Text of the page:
I had four days to commission my first million-dollar project. The undertaking included two-dozen new instruments, programming a new distributed control system and then migrating to it, and new equipment. The project encompassed numerous new ideas requiring testing. The company I worked for had been taken over and I knew my job ended with this project, but I didn’t want a failure to be my epitaph. Four days later, I was out of a job, but everything was running smoothly.
What was the secret to my success? As I’ve said so many times in this column: planning. Teamwork also helped; my mixed team of contractors and mechanics knew each other and pitched in.
Here are ten ideas to make your commissioning go smoothly:
- perform effective inspection;
- ensure adequate lighting and power for tools;
- plan for contingencies;
- use simplified procedures;
- accommodate differences between old and new procedures;
- resolve all labor disputes;
- have ready extra parts and equipment, and accessible labor;
- know the project’s history;
- conduct an operations/maintenance review early; and
- realistically estimate downtime required.
An effective inspection starts in the detail design. Find a vendor you can trust! Establish milestones for delivery and plans should they be missed. Inspect the equipment yourself before delivery or insist on a delivery date that gives you a week plus the necessary shipping time back to the manufacturer if there’s a problem. I discourage mix-and-match, e.g., motors from one place and pumps from another. The documentation chain starts with purchasing: build on and update this until handover to maintenance.
Keep construction labor happy. Provide for lights, power, break rooms, parking, etc. Maintain a good relationship with unions or backup labor you can trust.
Plan for what to do when common disruptions arise. I can’t say this enough. Plan for foul weather, changes in production schedule and, especially, what to do with labor when construction is on hold.
By procedures, I mean those for pressure tests, instrument validation, loop checks and tuning, operator training, etc. Ensure drains and vents for pressure tests are part of spool construction from the beginning; show them on isometrics. Arrange for drainage. Plan for the next step. Identify classes of cleaning and create a spreadsheet — learn from past cleaning mistakes. Keep procedures simple! Some things need a magnifying glass, others a glance; use resources wisely.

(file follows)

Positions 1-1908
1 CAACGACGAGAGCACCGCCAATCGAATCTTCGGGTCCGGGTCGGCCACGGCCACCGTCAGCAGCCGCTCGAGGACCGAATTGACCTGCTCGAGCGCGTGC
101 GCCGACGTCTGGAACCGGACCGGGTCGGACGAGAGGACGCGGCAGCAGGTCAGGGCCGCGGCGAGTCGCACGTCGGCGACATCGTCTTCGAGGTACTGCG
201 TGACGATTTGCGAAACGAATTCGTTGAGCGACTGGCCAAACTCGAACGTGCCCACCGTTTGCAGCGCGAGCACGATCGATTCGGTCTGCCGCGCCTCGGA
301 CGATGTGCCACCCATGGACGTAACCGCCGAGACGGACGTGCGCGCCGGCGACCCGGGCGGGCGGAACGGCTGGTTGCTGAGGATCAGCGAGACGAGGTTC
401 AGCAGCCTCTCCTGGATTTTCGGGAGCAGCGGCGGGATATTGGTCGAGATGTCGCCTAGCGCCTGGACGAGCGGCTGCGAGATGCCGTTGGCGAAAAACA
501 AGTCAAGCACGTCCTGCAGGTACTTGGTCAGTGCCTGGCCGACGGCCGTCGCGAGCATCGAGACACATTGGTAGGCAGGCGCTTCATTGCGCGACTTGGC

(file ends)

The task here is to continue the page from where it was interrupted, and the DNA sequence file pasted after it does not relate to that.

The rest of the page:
For one thing, don’t dwell too much on tuning until the process is making something. Use the simple minimum-error method developed by F.G. Shinskey: bump the variable and adjust to minimize the area above and below the curve. Don’t shoot for perfection until the unit is running something you can measure — like water. Then, tune again until the loop behavior is robust, not jittery. Tuning never is finished, so ignore the heat the production staff might give you; focus on completing your project.
When a team from Shell goes into the Nigerian jungle for oil, they pack three generators. With spares, think like that.
Bring operations and maintenance in early in the design but don’t stop there. Find experienced operators and technicians and let them review every aspect of the construction. Use 3D models to show them construction plans early. Walk-down construction and make their changes. Have senior people help train their juniors. Go through every change in operating and maintenance procedures. Yes, create procedures for repairs.
Know the history of the project and comparable ones at your facility. Remember, while history doesn’t repeat, similar situations may occur. Look for common problems in past projects, with vendors, etc. Include what you learn in your plan.
Lastly, maintain an updated, realistic estimate of construction time, labor hours and downtime required. Don’t give in to pressure to tell a plant manager “three days” when it really will take five. Sometimes extra labor can help, so be ready with that assessment when asked. However, don’t count on what you don’t know for certain. Also, consider schedule risk and its impact on downtime.
DIRK WILLARD is a Chemical Processing contributing editor. He recently won recognition for his Field Notes column from the ASBPE. Chemical Processing is proud to have him on board. You can e-mail him at email@example.com